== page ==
Finally, thyroid autoimmunity may link obesity with thyroid cancer. Obesity is significantly associated with thyroid autoimmunity [45]. Thyroid autoantibodies were reported to be a risk factor for papillary thyroid carcinoma [46].

Study strengths and limitations

Our study has some points of strength. First, on-site height and weight measurements allowed us to identify significant associations between anthropometric measurements and TNs. Second, our pathology and imaging results were interpreted by experienced pathologists and radiologists in Mansoura Oncology Center. Finally, all patients’ diagnosis were based on permanent post-thyroidectomy pathology.

This study also has some potential limitations. First, this was a single-center study in a tertiary hospital. Therefore, patient selection bias might exist. Second, we did not assess other potential confounders such as lifestyle, diet, smoking, and physical exercises in our study. Third limitation was the relatively small number of participants. Finally, we did not assay anti-thyroid antibodies. However, most of our study patients had negative results done before study time with variable time; and we excluded patients with a positive test for thyroid autoimmunity and with proven thyroiditis in post-thyroidectomy pathology examination.


The differentiated thyroid cancer was associated with increased IR, visceral obesity, and hyperinsulinemia. Furthermore, increased IR evaluated by HOMA-IR was a significant risk factor for differentiated thyroid cancer in nodular thyroid patients. We highlighted the role of visceral obesity and IR in TNs malignancy risks and the high clinical value of controlling IR and visceral obesity in patients with TNs. However, more longitudinal and observational studies are still required for better estimation of the effects of IR and hyperinsulinemia on thyroid cancer cell tumorigenesis and proliferation.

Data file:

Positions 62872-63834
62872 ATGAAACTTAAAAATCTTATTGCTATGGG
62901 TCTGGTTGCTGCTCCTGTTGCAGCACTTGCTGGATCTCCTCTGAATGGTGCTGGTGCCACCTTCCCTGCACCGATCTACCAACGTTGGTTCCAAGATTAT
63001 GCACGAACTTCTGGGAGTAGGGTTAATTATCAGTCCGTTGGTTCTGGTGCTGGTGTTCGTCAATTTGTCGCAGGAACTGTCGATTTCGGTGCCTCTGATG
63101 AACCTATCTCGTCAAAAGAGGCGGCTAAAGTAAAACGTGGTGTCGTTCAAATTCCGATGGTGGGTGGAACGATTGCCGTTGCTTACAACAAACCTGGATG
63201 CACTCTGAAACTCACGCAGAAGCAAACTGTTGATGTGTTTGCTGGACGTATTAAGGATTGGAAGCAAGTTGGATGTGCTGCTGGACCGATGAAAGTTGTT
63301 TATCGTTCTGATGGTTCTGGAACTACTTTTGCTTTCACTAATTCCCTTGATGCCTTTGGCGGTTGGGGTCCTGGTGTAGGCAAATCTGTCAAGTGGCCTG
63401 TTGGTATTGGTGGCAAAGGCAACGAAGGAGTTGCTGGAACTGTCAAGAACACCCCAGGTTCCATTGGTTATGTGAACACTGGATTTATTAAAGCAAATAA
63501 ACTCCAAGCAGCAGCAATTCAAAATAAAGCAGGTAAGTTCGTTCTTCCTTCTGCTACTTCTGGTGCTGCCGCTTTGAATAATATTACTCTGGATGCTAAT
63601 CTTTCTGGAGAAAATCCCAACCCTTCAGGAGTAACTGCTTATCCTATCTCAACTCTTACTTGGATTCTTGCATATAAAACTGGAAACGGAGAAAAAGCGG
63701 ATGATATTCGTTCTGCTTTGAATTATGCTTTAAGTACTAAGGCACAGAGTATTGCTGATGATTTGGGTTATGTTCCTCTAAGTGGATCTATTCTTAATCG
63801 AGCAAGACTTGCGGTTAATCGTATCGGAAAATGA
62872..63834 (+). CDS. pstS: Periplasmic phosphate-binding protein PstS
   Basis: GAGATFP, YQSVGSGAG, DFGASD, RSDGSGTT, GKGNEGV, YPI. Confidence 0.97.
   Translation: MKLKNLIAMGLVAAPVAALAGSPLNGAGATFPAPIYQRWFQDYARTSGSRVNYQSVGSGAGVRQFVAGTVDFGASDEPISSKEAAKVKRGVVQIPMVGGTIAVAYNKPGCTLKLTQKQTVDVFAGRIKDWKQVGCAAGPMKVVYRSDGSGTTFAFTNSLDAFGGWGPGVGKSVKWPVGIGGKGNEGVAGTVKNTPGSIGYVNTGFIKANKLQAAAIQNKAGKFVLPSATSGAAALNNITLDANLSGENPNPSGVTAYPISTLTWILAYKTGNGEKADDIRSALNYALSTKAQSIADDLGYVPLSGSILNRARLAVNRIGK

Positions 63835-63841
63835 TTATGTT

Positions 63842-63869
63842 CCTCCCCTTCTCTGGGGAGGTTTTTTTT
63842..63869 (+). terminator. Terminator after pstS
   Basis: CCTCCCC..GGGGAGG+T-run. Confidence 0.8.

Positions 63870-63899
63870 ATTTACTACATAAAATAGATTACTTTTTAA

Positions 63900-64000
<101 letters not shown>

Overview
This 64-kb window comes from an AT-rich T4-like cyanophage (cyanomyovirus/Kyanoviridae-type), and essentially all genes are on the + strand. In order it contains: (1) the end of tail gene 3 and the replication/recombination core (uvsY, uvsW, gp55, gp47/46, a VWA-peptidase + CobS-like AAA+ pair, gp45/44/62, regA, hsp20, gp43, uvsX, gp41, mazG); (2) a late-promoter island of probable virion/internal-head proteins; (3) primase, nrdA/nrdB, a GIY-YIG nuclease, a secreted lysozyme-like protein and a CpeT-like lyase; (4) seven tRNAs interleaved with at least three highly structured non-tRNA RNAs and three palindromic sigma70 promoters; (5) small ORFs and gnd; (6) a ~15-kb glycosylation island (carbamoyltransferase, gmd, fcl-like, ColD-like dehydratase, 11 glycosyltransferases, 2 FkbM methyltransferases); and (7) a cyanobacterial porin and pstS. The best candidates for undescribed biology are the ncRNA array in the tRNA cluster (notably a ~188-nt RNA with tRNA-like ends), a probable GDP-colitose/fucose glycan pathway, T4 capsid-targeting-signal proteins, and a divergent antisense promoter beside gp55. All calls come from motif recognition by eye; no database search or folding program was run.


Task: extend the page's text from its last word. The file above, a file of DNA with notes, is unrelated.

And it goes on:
This work was supported by Mansoura University Oncology Center (OCMU) staff at Mansoura University.

Financial Disclosure

This research did not receive any fund.

Conflict of Interest

Authors have declared that no competing interest.

Informed Consent

All patients who participated in the study provided informed consent, stating unequivocally what would be done and guaranteeing complete confidentiality.

Author Contributions

AZ, MS and IE performed the thyroidectomy. RA performed the pathological examination. DK performed the radiological examination. AE performed the laboratory tests. AZ, MS, IE, EE, SG and MA contributed to patients’ selection, clinical examination, and follow-up. MH, EE, SG and MA contributed to the conception, interpretation of the data, and statistical analysis. All the authors were involved in writing, reviewing, editing and have approved the final manuscript and authors list.

Data Availability

The data supporting the findings of this study are available from the corresponding author upon reasonable request.